My 70th birthday present, unwrapped and before my eyes…Nothing compares…

We’ve fallen in love with the female bushbuck who stops by for a visit almost every day. She doesn’t hesitate to eat from my hand and responds to my voice.
“Sighting of the Day in the Bush”
This purple crested turaco or purple crested lourie stopped by for a visit yesterday. After waiting a while, we spotted a mate.

While swimming in the pool in Bali in October 2016, Tom presented me with an exciting gift for my 70th birthday, which was 16 months away. Here’s the post from that date.  

I had been longing to return to Africa one day but never expected it to be so soon. Tom felt this milestone birthday deserved something special, and besides, what can a guy buy his girl when her one clothing suitcase is filled to the brim with its allowable 23 kg (50 pounds)?

Forget jewelry; not safe to wear in some locations.  Forget a box of chocolates; she doesn’t consume sugar. Forget any clothing items; as mentioned above, there’s no room. Forget digital equipment; she already has everything she needs or wants. Forget a trip to a tropical climate; she already lives life on holiday, mostly in tropical climates. And, the list went on and on. 
“The purple-crested turaco (Tauraco porphyreolophus) is a species of bird in the Musophagidae family. It is the National Bird of the Kingdom of Swaziland. The crimson flight feathers of this and related turaco species are important in the ceremonial regalia of the Swazi royal family.”

Otherwise, he couldn’t think of a thing. If he’d asked me for suggestions, I’d have been at a loss. I have everything I could ever want. I never walk into a shop or store and wish I could make a purchase, not for a personal item nor a household item. 

I‘ve learned to “make do” with what I have. I am perfectly content as long as I can replenish my few cosmetic items that fit in a few ziplock bags and clothing and shoes as they wear out.

In our old lives, I had every kitchen gadget imaginable. Now, as long as I have two good knives, a paring knife, a large chopping knife, a few large bowls, and if possible, a mixer, a blender, or a coffee grinder, I can prepare any of our favorite meals.

So, when Tom told me we were returning to Africa after the Antarctica cruise we’d booked eight months earlier, I nearly wept with joy.  We’d never returned to any location we’d previously visited, except Bali for a second two-month stay when we took a two-month hiatus to head to Southeast Asia, visiting Thailand, Vietnam, and Cambodia with a cruise on the Mekong River.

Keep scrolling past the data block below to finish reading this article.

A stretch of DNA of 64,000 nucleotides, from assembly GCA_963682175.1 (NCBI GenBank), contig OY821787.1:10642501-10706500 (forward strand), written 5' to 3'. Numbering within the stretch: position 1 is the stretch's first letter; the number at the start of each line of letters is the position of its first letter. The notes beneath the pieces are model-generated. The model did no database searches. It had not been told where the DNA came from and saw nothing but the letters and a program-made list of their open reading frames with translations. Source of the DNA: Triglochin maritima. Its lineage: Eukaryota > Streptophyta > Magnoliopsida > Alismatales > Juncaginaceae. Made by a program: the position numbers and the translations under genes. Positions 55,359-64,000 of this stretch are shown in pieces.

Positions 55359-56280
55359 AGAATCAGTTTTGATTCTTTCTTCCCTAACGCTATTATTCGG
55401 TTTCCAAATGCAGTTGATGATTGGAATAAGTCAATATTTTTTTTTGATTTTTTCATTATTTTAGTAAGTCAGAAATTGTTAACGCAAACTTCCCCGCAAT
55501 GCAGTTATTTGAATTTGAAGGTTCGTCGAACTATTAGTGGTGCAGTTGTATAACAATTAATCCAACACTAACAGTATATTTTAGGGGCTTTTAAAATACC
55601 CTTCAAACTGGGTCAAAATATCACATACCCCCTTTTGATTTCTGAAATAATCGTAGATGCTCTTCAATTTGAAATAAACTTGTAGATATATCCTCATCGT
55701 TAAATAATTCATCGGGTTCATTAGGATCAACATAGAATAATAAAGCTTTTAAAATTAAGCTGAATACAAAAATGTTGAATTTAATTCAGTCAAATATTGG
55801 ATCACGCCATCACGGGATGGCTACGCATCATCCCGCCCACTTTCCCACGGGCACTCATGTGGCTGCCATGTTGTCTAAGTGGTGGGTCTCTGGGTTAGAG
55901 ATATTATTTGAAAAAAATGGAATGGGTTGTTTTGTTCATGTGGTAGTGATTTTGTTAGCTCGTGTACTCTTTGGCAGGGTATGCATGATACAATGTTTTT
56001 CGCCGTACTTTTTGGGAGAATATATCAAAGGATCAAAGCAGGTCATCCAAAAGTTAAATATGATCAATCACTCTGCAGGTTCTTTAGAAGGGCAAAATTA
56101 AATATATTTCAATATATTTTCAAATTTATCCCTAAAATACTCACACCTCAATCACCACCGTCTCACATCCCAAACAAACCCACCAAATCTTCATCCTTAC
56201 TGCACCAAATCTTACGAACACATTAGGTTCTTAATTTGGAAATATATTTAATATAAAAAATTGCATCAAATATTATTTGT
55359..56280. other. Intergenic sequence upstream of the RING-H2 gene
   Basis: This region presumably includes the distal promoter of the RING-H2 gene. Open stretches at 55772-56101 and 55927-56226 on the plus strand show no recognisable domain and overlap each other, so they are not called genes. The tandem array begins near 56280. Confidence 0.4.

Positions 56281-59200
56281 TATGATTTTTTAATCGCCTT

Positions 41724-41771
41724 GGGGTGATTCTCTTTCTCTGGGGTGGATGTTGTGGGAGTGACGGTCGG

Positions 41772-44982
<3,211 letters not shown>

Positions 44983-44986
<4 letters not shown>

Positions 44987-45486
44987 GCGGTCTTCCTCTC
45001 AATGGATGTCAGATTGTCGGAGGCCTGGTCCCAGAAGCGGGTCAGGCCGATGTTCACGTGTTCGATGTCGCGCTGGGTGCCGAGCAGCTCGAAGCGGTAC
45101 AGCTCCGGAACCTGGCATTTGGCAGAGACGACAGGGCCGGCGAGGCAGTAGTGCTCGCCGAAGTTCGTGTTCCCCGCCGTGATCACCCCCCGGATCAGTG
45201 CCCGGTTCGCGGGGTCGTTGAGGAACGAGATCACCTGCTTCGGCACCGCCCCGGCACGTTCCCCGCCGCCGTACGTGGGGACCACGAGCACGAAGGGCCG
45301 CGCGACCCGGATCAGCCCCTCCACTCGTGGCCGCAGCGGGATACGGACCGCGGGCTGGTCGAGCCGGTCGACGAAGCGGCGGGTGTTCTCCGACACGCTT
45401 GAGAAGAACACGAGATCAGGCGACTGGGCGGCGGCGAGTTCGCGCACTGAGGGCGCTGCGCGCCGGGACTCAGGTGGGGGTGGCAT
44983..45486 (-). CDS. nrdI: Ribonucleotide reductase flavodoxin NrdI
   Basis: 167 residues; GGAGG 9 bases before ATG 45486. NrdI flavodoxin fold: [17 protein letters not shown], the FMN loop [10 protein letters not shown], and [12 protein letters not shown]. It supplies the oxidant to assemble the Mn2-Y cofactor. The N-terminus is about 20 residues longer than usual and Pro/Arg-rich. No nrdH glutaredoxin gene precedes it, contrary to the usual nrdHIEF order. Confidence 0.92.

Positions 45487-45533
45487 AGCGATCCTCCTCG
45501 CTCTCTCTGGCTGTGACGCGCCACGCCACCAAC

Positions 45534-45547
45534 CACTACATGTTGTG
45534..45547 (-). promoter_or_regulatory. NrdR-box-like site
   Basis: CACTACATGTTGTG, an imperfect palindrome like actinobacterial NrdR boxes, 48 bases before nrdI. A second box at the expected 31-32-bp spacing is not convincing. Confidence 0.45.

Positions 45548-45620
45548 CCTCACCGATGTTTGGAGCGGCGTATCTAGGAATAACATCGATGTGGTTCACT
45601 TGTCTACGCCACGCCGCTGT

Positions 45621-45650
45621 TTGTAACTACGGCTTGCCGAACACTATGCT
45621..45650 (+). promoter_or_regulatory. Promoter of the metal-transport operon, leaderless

“This bird has a purple-colored crest above a green head, a red ring around their eyes, and a black bill. The neck and chest are green and brown. The rest of the body is purple, with red flight feathers.”

We loved the second two-month stay in Bali and the first in the same exquisite holiday home in Sumbersari, a five-hour harrowing drive from the airport in Denpasar.

And now, back in Marloth Park with a plan to stay in Africa for 14 months, traveling in and out of South Africa with Marloth Park as somewhat of a base, we’ll visit many more exciting countries on the continent, which we’ll share in months to come.

The four years since we were last here went quickly, yet our memories of being here are so fresh in our minds. We recall every little nuance and almost every post we uploaded during those three short months. 

As we lounge on the veranda all day long, rain or shine, awaiting our next visitors, knowing full-well they will come as they have over these past nine days since our arrival, we’re at peace. For me, I feel like I am “home.” 

They live in moist woodland and evergreen forests. They eat mainly fruit.

This life here, albeit interlaced with certain challenges and discomforts, is truly where I belong. As a little girl, I dreamed of Africa, and to realize it took me 66 years to get here the first time and 70 years the second time, I am fulfilled.

And…when it’s time to go, I will accept it, hopefully with grace and ease, knowing a lifelong dream has been fulfilled, and it’s time to move on. Will we ever return? Who knows? Perhaps another four or more years will pass, and we’ll know we want to and are physically able to return. We’re good at planning two years out, but not much more than that.

Today will be a good day. This morning, I lay down the pellets on the soft dirt of the driveway after last night’s soaking rain, and within minutes, we had a female kudu, a male bushbuck, and a flock of helmeted guinea fowl. That was quite a treat! Before noon, friends Kathy and Linda unexpectedly stopped by to wish me a happy birthday.

This morning the bird, as shown here today, a purple crested turaco or purple crested lourie, stopped by the tree directly in front of us, displaying its beautiful plumage much too quickly for another photo. We’re grateful for the photos we captured yesterday afternoon.

Speaking of gratefulness, I must express my gratitude to my dear husband Tom. Without him and his never-ending desire to provide me with indescribable joy and fulfillment, life couldn’t possibly reach these heights. I never dreamed 70 years of age would be like this.

To all of our readers/friends/family…we thank you for traveling along with us.  We never imagined we’d have some many readers from all over the world. All of you mean the world to us, and your readership is a huge inspiration in every aspect of our travels. 

Photo from one year ago today, February 20, 2017:

While at the pharmacy in Geeveston, we noticed this antique wagon atop the bakery/restaurant. For more photos, please click here.